Waatea News Update

News from Waatea 603 AM, Urban Maori radio, first with Maori news

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Location: Auckland, New Zealand

Monday, September 11, 2006

Bad things happen to bad Maori - Tamihere

Former Labour MP John Tamihere says the Maori Party’s opposition to taser trials by the police is a protest for protest’s sake.

He says the Maori party's accusation that police are being racist by choosing areas with high Maori and Pacific Island populations for the year long trial is misguided.

Police used a taser for the first time on the weekend on an 18-year old man in Tuarangi Rd, Auckland, who was wielding a weed-eater.

Mr Tamihere says the taser stun guns, which deliver a 50 thousand volt shock, are a better alternative to a bullet.

He says the challenge to Maori is not the taser, but to lower the Maori crime rate.

“The challenge for the Maori Party is as it is for all Maori, to stop doing crime. Our criminality means that we come to the attention of the criminal justice system and therefore policing methodology way out of kilter to our numbers. As a consequence our relationship with police is not good. But it’s not good because we are not good,” Tamihere said.

He says the Maori Party overreacted.

“Well course they have. It’s just a simple knee jerk response. If you’re in the protest movement and you’re good at protesting against everything, this is what you protest against,” Tamihere said.

MORE MUSIC WANANGA PLANNED

More specialist wananga are planned to maintain the momentum from a hui in Whitianga over the weekend.

James Webster says the weekend wananga on the use of traditional Maori instruments, taonga puoro, attracted more than 50 people keen to learn about the ways to emulate the sounds of native birdsong.

He says the students were taken into the bush to identify the various leaves traditionally used to mimic the sounds of the birds in the bush.

It will be a catalyst for more specialised taonga puoro workshops..

POROU MARAE IN NEW BOOK

A new book aims to shed light on the history of marae on the East Coast.

Meeting houses of Ngati Porou o Tairawhiti, was written by David Simmons, a pakeha author who took 30 years collating material for the book.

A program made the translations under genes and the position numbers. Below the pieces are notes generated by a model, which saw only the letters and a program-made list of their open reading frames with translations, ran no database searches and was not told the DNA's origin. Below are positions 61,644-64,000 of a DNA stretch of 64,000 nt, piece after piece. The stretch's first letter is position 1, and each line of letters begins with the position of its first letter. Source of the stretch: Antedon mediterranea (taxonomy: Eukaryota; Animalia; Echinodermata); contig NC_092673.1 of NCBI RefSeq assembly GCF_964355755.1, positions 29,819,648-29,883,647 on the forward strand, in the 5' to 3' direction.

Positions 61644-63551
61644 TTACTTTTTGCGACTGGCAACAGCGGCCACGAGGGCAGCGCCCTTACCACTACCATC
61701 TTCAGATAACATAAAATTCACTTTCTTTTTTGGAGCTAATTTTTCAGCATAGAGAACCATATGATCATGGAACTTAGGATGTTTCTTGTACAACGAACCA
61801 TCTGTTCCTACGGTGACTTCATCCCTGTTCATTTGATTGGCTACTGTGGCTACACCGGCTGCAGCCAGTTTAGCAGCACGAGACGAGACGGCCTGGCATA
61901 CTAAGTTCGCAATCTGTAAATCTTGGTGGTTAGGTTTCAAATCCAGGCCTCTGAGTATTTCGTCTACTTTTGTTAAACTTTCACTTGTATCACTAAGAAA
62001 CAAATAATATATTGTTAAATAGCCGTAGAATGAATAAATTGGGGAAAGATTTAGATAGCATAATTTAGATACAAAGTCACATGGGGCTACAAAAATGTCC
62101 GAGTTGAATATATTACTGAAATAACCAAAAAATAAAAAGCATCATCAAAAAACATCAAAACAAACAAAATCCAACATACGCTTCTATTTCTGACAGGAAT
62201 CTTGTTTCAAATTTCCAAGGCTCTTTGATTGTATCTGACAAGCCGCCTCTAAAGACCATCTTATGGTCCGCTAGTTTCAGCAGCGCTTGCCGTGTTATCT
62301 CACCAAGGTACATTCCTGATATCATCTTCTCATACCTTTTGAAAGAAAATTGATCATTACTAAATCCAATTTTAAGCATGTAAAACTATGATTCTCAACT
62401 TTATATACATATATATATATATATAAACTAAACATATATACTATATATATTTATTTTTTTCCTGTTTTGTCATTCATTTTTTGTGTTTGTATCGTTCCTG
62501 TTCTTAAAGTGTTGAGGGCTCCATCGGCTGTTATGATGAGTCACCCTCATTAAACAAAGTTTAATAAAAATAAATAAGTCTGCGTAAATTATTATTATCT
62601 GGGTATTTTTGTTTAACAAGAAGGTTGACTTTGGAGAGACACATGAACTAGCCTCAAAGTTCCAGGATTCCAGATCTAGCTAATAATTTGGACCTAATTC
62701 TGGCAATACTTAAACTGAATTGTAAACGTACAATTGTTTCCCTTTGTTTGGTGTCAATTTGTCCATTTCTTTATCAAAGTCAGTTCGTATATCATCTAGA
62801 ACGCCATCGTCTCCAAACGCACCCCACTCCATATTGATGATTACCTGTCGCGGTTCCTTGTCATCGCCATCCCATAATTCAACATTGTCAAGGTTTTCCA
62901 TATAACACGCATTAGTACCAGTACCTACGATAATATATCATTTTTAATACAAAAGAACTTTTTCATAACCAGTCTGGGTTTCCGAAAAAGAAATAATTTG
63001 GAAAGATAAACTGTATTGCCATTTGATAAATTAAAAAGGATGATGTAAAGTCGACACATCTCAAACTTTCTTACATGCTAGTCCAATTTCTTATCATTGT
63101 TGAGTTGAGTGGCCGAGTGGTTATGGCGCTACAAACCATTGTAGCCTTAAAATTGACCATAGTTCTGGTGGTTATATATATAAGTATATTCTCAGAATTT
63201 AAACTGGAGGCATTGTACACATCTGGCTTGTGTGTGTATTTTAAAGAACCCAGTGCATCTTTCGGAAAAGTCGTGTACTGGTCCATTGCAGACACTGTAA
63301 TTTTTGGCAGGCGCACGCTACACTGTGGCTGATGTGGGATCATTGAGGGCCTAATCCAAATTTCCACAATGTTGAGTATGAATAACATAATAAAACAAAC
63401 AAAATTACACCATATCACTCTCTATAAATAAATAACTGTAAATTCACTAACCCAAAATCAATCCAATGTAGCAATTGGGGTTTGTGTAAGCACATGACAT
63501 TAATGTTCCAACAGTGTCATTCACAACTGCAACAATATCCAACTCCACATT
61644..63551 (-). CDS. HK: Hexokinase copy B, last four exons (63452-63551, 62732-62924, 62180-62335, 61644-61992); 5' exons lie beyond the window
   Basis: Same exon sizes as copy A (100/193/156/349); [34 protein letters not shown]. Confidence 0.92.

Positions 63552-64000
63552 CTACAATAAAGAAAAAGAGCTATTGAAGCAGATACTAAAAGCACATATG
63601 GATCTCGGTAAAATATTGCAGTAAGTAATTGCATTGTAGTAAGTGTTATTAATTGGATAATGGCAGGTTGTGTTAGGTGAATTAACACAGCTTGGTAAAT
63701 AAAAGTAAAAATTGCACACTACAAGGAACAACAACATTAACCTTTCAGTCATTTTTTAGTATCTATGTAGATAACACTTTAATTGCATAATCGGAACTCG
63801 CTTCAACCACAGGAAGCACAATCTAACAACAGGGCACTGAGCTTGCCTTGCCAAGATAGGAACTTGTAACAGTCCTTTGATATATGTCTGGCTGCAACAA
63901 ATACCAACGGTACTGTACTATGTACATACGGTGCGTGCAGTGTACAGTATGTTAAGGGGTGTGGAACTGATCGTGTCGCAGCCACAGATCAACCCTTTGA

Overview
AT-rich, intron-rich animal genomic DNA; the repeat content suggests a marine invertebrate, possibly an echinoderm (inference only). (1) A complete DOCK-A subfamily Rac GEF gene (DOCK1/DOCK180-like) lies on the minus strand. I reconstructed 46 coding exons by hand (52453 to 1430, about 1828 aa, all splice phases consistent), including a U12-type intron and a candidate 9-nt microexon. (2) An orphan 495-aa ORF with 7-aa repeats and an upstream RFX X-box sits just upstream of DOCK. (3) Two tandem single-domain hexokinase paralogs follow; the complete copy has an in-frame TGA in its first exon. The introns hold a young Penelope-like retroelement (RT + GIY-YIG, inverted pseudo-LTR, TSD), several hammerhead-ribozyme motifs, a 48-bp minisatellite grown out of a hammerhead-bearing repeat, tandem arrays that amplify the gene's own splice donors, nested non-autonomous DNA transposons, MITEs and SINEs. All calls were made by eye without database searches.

He says he was invited to do so by Ngati Porou kuia, Ngoi Pewhairangi, who introduced him to people to interview and approved him researching and photographing the marae of the region.

Mr Simmons says he tried to make the book as comprehensive as possible, covering all 49 marae, including some houses which are no longer there.

MAORI DRUG PATTERNS INVESTIGATED

PHARMAC, the Pharmaceutical Management Agency, are holding 'He Rongoa Pai, He Oranga Whanau', a 2 day educational programme which starts in Waitangi today, to explore how Maori use medicines.

The noho at Te Tii Marae is part of 6 pilot programmes, being staged in co-operation with Mauri Ora Associates.

It is aimed at supporting Maori Health workers to develop strategies to encourage whanau to safely and effectively use medication and rongoa.

The hui will evaluate the current state of Maori Health, and the use of rongoa, or Maori traditional medicines, within Maori communities.

It will also examine why many Maori fail to complete the courses of medication prescribed by their doctors.

RANGATIRA PUORO FOR WANANGA

The organiser of a taonga puoro wananga held in Whitianga over the weekend, says it was an honour to have had the support of rangatira who specialise in the use of Maori traditional instruments.

James Webster says the two day wananga focused on birdcalls, and brought together some of the foremost exponents of Maori traditional music.

He says it was the first time a specialist wanaga has been held to recreate sounds of our native birds, and the hui was honoured that Brian Flintoff, Richard Nunns and others responsible for the resurgence in the use of Taonga Puoro were able to take part.

1 Comments:

Blogger debbie said...

MATARIKI CRIBB AND HER FATHER WON THIS AWARD.
HER FATHER WON IT 21 YEARS BEFORE HER

2:43 PM  

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